ArenaNet

  www.arena.net
  www.arena.net
There are newer employer reviews for ArenaNet

 

Best company ever since over 12 years in CG industry.

  • Comp & Benefits
  • Work/Life Balance
  • Senior Management
  • Culture & Values
  • Career Opportunities
Current Employee - Character Artist in Bellevue, WA
Current Employee - Character Artist in Bellevue, WA

I have been working at ArenaNet full-time (less than an year)

Pros

ArenaNet treats employee greatly, keeping balance work and life for us nicely.
ArenaNet University(inside of the company) provide various education actively for all employee who want to lean more or new.

Cons

All the events and environment for employee are well organized, people are so nice to help as needs.
Also, schedule wise, I've been scheduled fair amount of time to finish my tasks, which is my favorite part of it.

Recommends
Positive Outlook
Approves of CEO

57 Other Employee Reviews for ArenaNet (View Most Recent)

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  1. 2 people found this helpful  

    Passionate team, welcoming work environment, great company

    • Comp & Benefits
    • Work/Life Balance
    • Senior Management
    • Culture & Values
    • Career Opportunities
    Current Employee - Anonymous Employee
    Current Employee - Anonymous Employee

    I have been working at ArenaNet full-time (more than 5 years)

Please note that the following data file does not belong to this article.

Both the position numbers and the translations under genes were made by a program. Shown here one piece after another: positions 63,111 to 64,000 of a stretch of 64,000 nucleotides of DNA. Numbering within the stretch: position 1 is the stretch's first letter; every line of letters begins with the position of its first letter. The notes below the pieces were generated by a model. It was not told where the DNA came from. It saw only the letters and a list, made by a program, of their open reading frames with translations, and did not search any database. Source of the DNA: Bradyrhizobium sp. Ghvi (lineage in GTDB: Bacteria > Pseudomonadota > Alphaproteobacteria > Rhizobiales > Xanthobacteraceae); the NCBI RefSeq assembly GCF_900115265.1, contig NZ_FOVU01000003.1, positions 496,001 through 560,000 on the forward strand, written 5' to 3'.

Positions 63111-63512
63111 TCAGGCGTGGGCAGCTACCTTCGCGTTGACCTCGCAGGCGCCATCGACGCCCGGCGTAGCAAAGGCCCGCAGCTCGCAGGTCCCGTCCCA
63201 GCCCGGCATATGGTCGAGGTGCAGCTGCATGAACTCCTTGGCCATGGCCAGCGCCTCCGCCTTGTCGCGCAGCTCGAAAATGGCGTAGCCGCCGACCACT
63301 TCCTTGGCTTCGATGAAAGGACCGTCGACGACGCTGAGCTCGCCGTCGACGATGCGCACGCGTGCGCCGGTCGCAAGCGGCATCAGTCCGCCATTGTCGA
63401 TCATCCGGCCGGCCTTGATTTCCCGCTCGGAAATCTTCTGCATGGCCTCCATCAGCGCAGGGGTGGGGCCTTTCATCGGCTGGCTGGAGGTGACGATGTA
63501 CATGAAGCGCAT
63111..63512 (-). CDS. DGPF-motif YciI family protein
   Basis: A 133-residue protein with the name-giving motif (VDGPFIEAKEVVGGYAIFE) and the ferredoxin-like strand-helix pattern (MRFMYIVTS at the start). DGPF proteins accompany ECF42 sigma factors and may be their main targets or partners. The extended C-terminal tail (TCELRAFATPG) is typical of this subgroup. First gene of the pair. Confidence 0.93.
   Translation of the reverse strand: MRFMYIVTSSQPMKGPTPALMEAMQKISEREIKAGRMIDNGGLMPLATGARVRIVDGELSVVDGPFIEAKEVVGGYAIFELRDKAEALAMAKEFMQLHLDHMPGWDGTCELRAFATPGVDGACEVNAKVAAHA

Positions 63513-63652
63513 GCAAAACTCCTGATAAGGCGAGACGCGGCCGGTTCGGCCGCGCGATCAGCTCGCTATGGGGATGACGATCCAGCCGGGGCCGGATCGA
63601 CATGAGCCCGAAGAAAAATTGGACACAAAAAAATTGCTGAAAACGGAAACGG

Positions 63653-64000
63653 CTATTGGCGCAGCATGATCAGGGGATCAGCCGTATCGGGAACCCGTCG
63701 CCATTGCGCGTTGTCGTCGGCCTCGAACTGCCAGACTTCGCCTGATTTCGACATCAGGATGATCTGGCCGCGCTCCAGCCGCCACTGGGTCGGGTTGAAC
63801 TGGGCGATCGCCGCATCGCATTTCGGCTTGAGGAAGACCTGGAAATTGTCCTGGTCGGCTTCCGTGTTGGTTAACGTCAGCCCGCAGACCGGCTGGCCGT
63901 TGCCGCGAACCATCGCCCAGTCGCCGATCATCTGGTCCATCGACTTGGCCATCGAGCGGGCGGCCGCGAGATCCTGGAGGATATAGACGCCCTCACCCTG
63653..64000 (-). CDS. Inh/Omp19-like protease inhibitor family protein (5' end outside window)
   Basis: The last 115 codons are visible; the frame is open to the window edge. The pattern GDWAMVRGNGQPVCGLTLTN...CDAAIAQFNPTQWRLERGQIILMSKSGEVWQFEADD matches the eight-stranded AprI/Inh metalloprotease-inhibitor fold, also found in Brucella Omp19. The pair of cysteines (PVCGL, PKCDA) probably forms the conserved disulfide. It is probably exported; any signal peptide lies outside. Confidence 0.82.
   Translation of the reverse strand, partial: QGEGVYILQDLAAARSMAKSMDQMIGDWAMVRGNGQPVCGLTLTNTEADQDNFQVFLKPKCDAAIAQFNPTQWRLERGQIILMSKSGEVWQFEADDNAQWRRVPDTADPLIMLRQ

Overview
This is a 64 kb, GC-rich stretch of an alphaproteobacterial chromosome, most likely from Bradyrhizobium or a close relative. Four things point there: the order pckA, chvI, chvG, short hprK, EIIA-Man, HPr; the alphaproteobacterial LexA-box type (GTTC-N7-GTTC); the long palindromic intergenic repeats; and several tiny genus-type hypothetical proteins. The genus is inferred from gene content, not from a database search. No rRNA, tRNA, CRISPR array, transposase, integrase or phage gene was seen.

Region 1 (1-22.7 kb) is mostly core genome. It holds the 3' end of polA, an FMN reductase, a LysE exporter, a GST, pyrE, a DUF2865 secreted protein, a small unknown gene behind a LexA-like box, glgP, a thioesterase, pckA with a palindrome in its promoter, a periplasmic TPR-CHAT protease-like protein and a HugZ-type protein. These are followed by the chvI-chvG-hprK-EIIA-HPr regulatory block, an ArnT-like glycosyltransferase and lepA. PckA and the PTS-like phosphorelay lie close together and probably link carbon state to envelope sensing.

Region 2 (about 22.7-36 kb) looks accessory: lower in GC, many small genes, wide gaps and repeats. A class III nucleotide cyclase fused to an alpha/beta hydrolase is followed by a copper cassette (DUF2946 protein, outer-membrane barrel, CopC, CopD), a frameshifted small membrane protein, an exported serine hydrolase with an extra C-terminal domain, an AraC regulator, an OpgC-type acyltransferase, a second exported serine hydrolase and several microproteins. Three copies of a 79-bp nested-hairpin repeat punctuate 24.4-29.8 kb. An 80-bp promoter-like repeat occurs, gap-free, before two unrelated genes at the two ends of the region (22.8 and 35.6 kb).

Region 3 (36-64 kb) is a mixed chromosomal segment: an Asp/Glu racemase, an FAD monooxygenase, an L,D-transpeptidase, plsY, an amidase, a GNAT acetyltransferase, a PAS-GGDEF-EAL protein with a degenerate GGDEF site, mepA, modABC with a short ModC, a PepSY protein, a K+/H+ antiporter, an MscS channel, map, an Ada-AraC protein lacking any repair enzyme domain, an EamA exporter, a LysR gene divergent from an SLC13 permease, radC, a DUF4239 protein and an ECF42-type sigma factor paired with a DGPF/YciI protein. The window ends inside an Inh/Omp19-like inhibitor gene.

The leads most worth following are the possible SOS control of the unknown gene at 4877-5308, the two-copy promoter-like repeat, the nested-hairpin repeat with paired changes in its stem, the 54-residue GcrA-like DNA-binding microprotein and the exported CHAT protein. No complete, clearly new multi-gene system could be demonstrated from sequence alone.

Pros

    * The company has a very friendly, welcoming, collaborative, passionate team-based work environment. It's a joy to work here, and you feel like you're working with genuinely good people.
    * Company is always striving for excellence. You get the feeling that everyone is fully dedicated to making the best product possible and fully committed to excellence in their disciplines. This company is always trying to move forward and to improve.
    * Because of the commitment to excellence, there's a feeling that feedback to improve the product or anything else is welcome from all levels, whether you're a new person or have been there for years. The vast majority of people at the upper levels of management are approachable and the open-door policy isn't something that's just on paper.
    * Great work-life balance. The company is very accommodating for people who have lives outside of the office or who need to take care of family issues or other personal issues during the work day.
    * People don't feel compelled to work long hours due to social pressure.